Routine Dental Checkups
Routine dental checkups are vital to good oral hygiene and are the best way to detect problems at their earliest stages. Early detection and treatment save unnecessary discomfort, time and money.
The American Academy of Pediatric Dentistry recommends checkups twice a year in order to prevent cavities and other dental problems. Oral hygiene needs change with age and the condition of your child’s teeth and gums. Your pediatric dentist may recommend a checkup schedule that is more or less frequent than twice a year.
Infants & Small Children
The American Academy of Pediatric Dentistry recommends that a child’s first visit to the pediatric dentist be no later than their first birthday. It is recommended to see your pediatric dentist sooner if any of these dental health risk factors exist:
What to Expect
Your child’s dental checkup includes:
During a visual exam, your pediatric dentist looks not only for cracked and decayed teeth, but also for growths and sores on the roof and floor of your child’s mouth, tongue, lips, gums, and the mucous membranes that line the cheeks and gums. Then, your pediatric dentist will check the lymph nodes of your child’s head, jaw and neck for pain, tenderness and flexibility.
Your child’s teeth are cleaned using special instruments to remove plaque from above and below the gum line. Afterwards, the teeth are polished. Tooth polishing makes your child’s teeth look and feel great. It also smooths tooth surfaces so plaque is less likely to accumulate.
Electronic Dental Records
The records of our patients’ dental checkups, diagnostics, and treatments are kept electronically. Our patients benefit because our pediatric dentists and specialists have immediate, comprehensive access to medical histories, as well as the results of previous and current exams, diagnostics, treatment plans, and progress reports. Electronic dental records improve patient safety and create clinical efficiencies that help reduce waiting time before and during appointments.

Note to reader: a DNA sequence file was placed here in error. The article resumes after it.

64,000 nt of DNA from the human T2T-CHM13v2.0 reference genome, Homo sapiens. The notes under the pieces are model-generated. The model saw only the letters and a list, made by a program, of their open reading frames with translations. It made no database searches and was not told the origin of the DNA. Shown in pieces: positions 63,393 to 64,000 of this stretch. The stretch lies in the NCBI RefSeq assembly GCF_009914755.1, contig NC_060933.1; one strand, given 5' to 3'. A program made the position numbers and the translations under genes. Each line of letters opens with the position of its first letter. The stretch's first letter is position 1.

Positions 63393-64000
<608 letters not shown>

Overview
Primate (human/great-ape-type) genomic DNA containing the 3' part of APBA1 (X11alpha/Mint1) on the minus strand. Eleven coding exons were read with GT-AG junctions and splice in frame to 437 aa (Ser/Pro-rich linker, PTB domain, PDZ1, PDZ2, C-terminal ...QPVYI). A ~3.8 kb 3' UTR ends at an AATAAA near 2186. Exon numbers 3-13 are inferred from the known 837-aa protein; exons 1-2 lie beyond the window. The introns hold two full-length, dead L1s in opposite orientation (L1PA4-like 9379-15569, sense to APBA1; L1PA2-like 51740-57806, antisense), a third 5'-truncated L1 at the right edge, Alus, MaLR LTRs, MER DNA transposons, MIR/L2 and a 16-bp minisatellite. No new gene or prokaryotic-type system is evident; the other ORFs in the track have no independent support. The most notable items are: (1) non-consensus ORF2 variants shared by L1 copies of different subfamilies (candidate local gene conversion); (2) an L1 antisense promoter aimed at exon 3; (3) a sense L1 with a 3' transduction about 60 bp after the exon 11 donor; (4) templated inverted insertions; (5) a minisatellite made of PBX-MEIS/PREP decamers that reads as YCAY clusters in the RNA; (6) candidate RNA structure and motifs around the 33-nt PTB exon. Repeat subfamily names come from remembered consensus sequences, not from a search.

Once your pediatric dentist fully understands the overall dental health condition of your child, they will provide you with practical, age-appropriate information and the significant oral health milestones of the coming years. Your pediatric dentist will partner with you and your child to ensure that oral health goals are met so that your child is healthier and happier.
Good Oral Hygiene
The key to healthy teeth and gums is keeping plaque and food decay from building up in your child’s mouth. Plaque and food decay attract harmful bacteria that cause cavities, gum disease, and persistent bad breath.
Your child’s tongue also attracts bacteria. During the normal process of eating, tiny fragments of food collect on the tongue. As these fragments decay, bacteria create a filmy white coating on the top of the tongue.
Practice the four-step routine to keep plaque and harmful bacteria from building up in your child’s mouth.
Easy Four-Step Routine
To to keep your child’s teeth and gums healthy:
Infant Oral Hygiene
When your infant’s teeth begin to erupt, wipe them daily with a moist washcloth to remove tooth plaque.
As your child grows more teeth, use a soft child’s toothbrush with non-fluoride toothpaste (like Baby OraGel) until your child is able to spit out the toothpaste.
When your child is ready to use fluoridated toothpaste, use only a small pea-size amount on the toothbrush. Swallowing too much fluoridated toothpaste can lead to staining of children’s teeth (dental fluorosis).
Benefits of Good Hygiene
With good oral hygiene, your child will: